Mortgage at Common Law

January 24, 2007

At common law the mortgagee was at first treated as being the legal owner. His estate was devisable and descended to his heirs. After breach of the condition he could oust the mortgagor by an action in ejectment, or by any other means that did not involve a breach of the peace. In equity, however, the rights of the mortgagee passed to his personal representatives, and the mortgagor was regarded as the real owner of the land. These conflicting views were carried so far that even after the courts of law had recognized the title of the mortgagee as absolute, and had put him in possession, the courts of equity enforced what they called ‘the mortgagor’s equitable right of redemption.’ These contradictory decisions gave rise to much confusion. The judges who had been trained in the rigorous school of the common law regarded the equitable rule as an offensive innovation. But the common-law rule was so harsh, and, in many cases, so extremely unjust, that the equitable rule grew in favor, and was vigorously invoked. In course of time even the courts of law came to recognize the right of the mortgagor to redeem after forfeiture. Despite this gradual and partial evolution, the mortgagee was still regarded as in some respects the legal owner of the mortgaged premises. He could maintain ejectment, and assert other legal remedies, subject only to the mortgagor’s right of redemption. It was finally appreciated, however, that the so-called ownership of the mortgagee was the merest fiction, because the only strict legal right he had left was to collect the debt secured by the mortgage. The mortgagee’s estate had been whittled down until it disappeared altogether, and there was left him nothing more than a lien under his mortgage. Under these circumstances it was, of course, absurd and unjust to permit such a creditor, for that is all that the mortgagee was, to take possession of his debtor’s property without the latter’s consent, or without first enforcing his rights under his lien. When the estate in fee was regarded as belonging to the mortgagee, the right of possession naturally followed ownership; but, when title was held to remain in the mortgagor until divested by sale under foreclosure, the possessory right of the mortgagee became a legal anomaly that could not survive.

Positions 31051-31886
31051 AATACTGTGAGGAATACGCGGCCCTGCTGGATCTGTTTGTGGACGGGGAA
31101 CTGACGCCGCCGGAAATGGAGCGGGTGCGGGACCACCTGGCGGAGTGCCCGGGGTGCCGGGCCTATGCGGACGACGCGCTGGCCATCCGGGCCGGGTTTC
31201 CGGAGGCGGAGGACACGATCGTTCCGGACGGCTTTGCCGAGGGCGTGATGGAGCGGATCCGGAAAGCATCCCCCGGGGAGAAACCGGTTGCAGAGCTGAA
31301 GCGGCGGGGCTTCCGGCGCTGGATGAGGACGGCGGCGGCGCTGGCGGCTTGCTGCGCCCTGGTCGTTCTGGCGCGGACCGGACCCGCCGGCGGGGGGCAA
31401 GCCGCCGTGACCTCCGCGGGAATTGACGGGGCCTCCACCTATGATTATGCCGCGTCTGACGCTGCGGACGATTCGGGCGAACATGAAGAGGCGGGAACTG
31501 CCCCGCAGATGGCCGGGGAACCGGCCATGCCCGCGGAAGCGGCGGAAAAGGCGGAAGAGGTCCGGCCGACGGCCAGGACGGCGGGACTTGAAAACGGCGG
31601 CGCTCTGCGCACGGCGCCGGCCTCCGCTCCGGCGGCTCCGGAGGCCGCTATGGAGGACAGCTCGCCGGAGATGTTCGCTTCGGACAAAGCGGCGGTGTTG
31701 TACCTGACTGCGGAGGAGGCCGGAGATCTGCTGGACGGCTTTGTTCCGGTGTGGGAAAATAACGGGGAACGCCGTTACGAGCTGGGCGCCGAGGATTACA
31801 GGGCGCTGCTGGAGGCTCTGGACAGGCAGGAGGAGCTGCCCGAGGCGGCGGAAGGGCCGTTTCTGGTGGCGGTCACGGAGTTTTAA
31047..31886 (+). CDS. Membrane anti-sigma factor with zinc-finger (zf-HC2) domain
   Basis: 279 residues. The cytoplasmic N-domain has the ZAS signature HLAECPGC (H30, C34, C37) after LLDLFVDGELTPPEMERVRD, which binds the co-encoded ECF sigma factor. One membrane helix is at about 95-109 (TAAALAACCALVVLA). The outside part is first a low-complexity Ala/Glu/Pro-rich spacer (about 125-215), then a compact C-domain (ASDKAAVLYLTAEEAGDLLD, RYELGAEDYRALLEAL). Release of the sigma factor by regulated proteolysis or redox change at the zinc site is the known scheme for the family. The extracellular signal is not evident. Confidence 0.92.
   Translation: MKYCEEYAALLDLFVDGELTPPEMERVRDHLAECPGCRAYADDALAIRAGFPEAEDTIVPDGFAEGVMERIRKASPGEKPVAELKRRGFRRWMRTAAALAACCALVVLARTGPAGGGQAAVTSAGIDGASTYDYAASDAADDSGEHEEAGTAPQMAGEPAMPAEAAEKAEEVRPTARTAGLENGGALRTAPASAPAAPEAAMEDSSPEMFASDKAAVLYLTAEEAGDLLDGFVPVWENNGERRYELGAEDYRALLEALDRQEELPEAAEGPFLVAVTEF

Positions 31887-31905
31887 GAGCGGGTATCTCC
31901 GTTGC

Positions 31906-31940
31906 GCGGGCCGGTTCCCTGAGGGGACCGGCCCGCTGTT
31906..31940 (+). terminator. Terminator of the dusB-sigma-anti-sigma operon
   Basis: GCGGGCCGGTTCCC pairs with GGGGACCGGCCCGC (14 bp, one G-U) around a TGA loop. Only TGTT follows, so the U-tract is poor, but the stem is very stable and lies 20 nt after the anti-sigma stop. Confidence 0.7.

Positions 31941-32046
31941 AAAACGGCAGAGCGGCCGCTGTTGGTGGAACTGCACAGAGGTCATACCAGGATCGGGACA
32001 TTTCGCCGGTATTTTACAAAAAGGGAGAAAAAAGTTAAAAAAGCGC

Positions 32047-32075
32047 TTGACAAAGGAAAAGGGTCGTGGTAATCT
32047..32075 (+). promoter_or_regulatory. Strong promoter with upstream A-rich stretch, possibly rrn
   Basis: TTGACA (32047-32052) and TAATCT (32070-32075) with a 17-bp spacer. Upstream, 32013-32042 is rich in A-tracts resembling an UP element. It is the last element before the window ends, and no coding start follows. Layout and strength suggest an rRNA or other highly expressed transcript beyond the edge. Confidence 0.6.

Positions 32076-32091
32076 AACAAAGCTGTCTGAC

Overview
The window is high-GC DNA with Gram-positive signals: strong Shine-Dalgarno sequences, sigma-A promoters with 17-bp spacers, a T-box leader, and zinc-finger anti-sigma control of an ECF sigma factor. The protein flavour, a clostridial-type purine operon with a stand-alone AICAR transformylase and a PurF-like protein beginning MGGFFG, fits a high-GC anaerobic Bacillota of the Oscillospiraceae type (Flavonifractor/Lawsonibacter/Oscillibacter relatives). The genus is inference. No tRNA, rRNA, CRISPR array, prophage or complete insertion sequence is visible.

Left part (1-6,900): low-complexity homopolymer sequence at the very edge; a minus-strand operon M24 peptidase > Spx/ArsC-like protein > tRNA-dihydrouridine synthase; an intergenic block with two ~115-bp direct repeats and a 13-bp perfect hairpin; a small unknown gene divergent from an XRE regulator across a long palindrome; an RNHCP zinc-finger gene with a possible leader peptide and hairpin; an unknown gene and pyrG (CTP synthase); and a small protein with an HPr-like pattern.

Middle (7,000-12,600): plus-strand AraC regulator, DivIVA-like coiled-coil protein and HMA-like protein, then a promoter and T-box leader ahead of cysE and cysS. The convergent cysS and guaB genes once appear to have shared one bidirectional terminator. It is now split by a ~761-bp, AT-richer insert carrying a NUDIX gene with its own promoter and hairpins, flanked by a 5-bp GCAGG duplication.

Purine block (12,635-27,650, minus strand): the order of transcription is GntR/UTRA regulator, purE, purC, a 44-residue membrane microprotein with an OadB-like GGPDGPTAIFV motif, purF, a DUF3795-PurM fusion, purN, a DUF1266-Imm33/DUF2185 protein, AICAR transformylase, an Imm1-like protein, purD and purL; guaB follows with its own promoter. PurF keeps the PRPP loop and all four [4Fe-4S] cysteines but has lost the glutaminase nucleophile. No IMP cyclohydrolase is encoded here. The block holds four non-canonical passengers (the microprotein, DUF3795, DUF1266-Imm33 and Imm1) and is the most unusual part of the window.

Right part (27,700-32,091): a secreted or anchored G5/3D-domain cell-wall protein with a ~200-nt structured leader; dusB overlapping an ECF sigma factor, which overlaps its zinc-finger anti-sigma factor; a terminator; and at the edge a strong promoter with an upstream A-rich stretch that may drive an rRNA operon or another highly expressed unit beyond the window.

Barson v. Mulligan, 84 N.E. 75, 78 (N.Y. 1908).

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